• maryelise555

why (not) me?

Updated: Jun 29


At the risk of allowing this disease to define me as a person, I have something else to say about it. Believe me, I am as sick of this topic as you are (no pun intended) and this may be the last blog post I write on it. I say "may" because I am not sure I am absolutely done with it, and the talking about it, although I want to be.


Here are the qualities that make me well-equipped to deal with the ins and outs I have to face every day. I know, it seems like I am tooting my own horn - or worse, feeling sorry for myself. There are certainly those days, even hours, that are more difficult than others, and I am not always up for confronting this challenge. But there are some things that make it manageable.


Optimism

I am, and have always been, eternally optimistic. It's in my blood, I think. Some might say I am naïve or unrealistic. My reality is seeing the positive side to everything, and I think reality can be subjective. So my reality is THE reality.

My mother often quotes me this:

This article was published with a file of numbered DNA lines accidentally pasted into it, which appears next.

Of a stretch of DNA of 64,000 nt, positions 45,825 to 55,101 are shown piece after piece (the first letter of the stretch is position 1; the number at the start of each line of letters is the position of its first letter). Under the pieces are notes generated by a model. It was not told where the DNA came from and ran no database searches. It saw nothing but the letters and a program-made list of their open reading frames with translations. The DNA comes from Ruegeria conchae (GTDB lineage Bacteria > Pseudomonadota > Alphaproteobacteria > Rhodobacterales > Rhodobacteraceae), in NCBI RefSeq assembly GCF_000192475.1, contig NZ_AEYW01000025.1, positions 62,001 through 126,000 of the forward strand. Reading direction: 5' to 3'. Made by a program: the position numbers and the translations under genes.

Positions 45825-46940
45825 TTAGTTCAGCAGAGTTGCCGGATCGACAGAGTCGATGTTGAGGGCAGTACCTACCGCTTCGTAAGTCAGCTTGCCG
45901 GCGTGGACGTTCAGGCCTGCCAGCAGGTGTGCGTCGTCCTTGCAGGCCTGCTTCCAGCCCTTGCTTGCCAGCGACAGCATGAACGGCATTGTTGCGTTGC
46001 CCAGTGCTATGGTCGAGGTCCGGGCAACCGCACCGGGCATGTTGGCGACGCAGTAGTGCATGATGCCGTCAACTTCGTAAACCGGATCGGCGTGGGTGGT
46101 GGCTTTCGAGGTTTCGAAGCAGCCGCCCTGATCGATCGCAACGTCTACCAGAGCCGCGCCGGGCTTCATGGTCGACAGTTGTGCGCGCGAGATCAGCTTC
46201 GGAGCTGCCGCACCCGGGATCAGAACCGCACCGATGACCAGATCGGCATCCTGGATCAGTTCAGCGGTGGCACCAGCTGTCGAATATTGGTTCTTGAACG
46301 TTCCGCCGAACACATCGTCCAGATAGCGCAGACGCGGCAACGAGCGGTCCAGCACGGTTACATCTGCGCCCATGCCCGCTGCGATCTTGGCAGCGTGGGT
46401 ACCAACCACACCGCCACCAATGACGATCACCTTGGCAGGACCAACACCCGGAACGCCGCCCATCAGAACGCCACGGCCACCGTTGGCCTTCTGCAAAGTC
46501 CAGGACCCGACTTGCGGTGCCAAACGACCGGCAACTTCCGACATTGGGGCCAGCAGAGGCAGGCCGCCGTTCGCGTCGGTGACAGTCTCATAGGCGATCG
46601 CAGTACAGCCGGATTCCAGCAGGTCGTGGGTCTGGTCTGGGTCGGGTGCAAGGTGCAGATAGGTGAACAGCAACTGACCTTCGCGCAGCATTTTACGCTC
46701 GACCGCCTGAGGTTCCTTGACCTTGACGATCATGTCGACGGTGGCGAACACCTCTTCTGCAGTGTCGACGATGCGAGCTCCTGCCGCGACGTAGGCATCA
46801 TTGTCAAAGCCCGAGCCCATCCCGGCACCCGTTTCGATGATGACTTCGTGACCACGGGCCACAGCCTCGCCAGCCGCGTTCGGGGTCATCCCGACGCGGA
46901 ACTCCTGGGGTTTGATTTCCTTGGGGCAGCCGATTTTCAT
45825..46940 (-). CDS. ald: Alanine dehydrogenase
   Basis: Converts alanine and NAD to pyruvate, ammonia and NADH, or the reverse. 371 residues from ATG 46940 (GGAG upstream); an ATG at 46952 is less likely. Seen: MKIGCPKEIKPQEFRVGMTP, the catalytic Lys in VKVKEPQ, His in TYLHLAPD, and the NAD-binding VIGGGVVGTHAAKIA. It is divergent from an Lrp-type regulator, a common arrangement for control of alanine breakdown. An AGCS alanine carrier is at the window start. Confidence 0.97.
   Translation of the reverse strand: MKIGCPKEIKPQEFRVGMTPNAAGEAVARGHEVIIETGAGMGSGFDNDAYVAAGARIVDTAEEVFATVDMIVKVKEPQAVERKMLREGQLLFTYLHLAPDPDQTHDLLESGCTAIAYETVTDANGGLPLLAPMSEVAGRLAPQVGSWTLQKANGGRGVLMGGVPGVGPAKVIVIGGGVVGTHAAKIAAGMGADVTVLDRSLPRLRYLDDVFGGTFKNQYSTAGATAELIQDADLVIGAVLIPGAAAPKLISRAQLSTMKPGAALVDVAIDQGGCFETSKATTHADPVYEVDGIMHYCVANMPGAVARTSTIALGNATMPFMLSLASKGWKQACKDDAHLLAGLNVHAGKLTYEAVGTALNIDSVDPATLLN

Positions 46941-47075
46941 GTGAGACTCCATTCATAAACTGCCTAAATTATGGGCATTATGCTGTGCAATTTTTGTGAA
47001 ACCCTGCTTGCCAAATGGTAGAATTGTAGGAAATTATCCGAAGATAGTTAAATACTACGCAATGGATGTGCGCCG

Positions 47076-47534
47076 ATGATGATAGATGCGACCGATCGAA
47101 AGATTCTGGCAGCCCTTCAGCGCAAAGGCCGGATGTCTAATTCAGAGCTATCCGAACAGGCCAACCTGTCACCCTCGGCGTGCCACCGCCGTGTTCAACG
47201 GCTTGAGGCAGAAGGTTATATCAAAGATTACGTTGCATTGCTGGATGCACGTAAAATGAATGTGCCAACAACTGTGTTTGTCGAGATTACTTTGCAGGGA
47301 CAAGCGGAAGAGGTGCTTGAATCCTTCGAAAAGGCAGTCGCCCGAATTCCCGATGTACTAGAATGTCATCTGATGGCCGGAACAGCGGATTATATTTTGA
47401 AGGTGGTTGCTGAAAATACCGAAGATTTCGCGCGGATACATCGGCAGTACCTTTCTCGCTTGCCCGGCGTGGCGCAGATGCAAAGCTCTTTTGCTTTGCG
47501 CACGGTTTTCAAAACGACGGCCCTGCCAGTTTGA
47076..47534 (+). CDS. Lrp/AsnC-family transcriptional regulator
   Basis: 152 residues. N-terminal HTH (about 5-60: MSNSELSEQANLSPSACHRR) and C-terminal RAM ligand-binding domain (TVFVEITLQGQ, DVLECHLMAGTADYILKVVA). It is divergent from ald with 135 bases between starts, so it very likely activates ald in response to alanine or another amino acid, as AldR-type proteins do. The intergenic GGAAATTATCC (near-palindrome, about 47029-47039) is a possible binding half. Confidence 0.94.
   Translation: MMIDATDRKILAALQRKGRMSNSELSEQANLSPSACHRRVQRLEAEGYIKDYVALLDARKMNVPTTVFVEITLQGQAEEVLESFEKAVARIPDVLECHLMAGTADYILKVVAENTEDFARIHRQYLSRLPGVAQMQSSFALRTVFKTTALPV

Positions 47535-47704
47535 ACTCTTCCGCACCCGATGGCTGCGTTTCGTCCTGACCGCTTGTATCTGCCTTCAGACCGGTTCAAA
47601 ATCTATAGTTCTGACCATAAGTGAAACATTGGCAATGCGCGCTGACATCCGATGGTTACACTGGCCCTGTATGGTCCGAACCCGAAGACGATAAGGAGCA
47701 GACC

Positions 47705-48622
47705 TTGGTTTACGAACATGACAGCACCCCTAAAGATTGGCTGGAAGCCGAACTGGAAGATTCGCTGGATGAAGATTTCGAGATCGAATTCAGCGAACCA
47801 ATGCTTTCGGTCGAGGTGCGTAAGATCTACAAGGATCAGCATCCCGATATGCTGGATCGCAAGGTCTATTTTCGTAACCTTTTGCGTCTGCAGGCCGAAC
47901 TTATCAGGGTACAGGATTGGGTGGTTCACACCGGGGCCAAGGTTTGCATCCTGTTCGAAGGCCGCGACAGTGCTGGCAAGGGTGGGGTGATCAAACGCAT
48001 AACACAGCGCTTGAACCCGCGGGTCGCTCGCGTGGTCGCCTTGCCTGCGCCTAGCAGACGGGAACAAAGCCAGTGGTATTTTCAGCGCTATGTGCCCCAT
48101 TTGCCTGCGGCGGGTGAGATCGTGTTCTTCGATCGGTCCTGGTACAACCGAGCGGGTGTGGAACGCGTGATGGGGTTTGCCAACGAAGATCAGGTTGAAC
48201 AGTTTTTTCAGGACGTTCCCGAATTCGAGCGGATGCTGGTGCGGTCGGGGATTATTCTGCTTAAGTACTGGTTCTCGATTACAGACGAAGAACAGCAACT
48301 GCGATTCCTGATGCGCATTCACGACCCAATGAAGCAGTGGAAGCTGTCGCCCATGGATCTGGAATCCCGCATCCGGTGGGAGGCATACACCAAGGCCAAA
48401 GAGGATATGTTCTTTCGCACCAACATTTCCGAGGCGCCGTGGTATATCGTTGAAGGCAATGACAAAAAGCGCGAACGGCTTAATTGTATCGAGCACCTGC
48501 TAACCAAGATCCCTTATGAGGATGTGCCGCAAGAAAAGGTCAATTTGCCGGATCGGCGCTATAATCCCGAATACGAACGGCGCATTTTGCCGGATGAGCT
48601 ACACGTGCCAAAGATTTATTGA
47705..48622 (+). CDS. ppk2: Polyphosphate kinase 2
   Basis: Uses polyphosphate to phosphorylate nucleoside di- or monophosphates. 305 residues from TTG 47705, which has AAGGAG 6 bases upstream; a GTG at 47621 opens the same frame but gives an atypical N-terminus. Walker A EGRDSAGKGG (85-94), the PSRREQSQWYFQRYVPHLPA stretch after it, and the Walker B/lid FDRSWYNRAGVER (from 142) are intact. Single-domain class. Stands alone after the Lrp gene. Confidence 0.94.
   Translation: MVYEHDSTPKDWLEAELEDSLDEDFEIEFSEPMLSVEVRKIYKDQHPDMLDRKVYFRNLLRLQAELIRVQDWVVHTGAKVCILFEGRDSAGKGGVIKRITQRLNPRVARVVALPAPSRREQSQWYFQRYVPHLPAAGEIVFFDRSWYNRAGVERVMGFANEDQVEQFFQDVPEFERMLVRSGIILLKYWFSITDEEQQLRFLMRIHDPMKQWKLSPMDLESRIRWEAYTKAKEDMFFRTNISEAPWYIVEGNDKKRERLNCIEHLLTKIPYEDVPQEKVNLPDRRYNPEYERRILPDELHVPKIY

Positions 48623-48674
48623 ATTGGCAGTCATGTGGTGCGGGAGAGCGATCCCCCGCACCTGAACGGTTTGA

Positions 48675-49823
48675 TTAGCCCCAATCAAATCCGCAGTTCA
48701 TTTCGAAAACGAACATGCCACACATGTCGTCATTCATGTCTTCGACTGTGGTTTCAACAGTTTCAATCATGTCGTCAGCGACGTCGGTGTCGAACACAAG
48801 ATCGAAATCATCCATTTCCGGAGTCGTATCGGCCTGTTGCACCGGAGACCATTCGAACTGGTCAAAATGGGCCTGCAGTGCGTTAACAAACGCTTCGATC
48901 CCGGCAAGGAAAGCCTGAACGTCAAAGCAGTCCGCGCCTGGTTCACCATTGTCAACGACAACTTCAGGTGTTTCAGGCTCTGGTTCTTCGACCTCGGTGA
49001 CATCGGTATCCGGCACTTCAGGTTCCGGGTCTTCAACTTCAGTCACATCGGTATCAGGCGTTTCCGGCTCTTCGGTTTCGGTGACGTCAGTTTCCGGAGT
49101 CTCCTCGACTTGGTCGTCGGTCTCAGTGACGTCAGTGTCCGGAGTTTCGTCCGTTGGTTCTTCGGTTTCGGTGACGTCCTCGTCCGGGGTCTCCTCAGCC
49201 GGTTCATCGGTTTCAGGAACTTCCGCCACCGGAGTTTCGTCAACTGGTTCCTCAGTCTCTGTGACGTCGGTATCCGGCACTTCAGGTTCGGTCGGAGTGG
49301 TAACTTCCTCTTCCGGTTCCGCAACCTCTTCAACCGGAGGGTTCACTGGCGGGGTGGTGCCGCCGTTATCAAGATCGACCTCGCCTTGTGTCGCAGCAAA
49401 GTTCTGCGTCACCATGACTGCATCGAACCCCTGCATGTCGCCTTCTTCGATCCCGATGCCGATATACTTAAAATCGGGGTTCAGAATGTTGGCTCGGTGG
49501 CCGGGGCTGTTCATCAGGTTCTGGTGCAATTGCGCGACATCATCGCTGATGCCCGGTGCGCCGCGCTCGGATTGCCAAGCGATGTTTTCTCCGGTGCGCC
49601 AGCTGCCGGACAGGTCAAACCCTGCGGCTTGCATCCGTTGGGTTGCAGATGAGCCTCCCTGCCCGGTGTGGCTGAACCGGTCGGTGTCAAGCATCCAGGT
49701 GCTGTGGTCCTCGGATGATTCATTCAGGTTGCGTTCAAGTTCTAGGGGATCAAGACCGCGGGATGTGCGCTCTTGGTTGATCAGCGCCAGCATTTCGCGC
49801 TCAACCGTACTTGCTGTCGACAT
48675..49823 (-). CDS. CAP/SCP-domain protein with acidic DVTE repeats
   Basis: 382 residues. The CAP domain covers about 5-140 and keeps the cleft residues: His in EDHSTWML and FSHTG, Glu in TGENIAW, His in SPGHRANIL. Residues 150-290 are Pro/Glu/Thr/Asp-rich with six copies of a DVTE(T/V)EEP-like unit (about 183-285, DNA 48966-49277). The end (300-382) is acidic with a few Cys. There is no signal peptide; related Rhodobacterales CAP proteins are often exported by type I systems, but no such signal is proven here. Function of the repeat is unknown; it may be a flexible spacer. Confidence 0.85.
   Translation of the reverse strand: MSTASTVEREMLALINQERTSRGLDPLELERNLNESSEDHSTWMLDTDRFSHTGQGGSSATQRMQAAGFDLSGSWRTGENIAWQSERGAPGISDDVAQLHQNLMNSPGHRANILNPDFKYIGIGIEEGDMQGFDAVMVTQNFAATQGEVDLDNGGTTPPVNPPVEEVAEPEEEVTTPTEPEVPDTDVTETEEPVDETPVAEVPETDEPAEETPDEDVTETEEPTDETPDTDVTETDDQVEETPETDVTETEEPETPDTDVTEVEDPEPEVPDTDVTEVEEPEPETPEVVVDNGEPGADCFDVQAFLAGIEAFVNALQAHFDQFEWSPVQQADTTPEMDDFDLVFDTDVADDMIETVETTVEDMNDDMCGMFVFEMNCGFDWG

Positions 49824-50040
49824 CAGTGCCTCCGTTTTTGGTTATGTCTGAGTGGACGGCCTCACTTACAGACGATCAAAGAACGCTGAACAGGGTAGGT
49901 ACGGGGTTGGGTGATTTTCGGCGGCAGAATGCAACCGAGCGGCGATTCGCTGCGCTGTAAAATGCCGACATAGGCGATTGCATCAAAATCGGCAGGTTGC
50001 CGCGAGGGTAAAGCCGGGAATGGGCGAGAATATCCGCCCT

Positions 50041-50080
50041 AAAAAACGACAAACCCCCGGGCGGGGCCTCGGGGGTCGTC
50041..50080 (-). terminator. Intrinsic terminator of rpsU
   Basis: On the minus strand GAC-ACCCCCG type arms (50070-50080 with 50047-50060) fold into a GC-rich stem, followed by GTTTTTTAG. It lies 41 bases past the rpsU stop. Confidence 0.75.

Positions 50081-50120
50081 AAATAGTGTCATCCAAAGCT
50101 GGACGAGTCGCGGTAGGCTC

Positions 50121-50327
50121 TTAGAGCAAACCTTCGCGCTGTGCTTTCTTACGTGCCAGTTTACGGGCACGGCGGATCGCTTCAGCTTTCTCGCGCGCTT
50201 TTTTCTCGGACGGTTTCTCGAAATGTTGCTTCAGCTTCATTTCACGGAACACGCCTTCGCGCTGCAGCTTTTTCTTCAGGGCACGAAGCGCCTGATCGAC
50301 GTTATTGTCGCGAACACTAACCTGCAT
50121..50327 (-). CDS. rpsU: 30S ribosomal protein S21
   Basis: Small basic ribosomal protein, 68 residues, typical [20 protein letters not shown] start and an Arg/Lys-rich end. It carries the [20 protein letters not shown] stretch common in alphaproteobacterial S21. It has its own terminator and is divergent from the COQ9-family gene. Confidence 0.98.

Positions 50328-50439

Hope is the thing with feathers

That perches in the soul

And sings the tune without the words

And never stops at all.

Emily Dickinson


So, it seems I get my optimism from her. (My mother, not Emily – although, Emily apparently had her share of it).


Patience

When you drop every single thing you pick up, take 20 minutes to put your underwear on, and wheel yourself around by grabbing onto the woodwork because it seems faster, you need something like patience to keep yourself sane. Have you ever seen that commercial with the sloth playing Pictionary? Yeah. I’m the sloth.


Sense of humor

I cannot stress how vitally important it is to be able to laugh at yourself - especially when it seems like there is nothing to laugh at. Life is funny. YOU are funny. Ridiculous, even. If you can't laugh at yourself, who can? Honestly, I don't know how people go through their days without cracking up every once in a while. I think people take themselves way too seriously.

Without these things, I imagine this disease would be hell. I immerse myself in the small moments of happiness, when I can. Feelings are fleeting, so I have to relish those happy moments, as if they are all I have, because they truly are. It’s all any of us have. Right in front of us.

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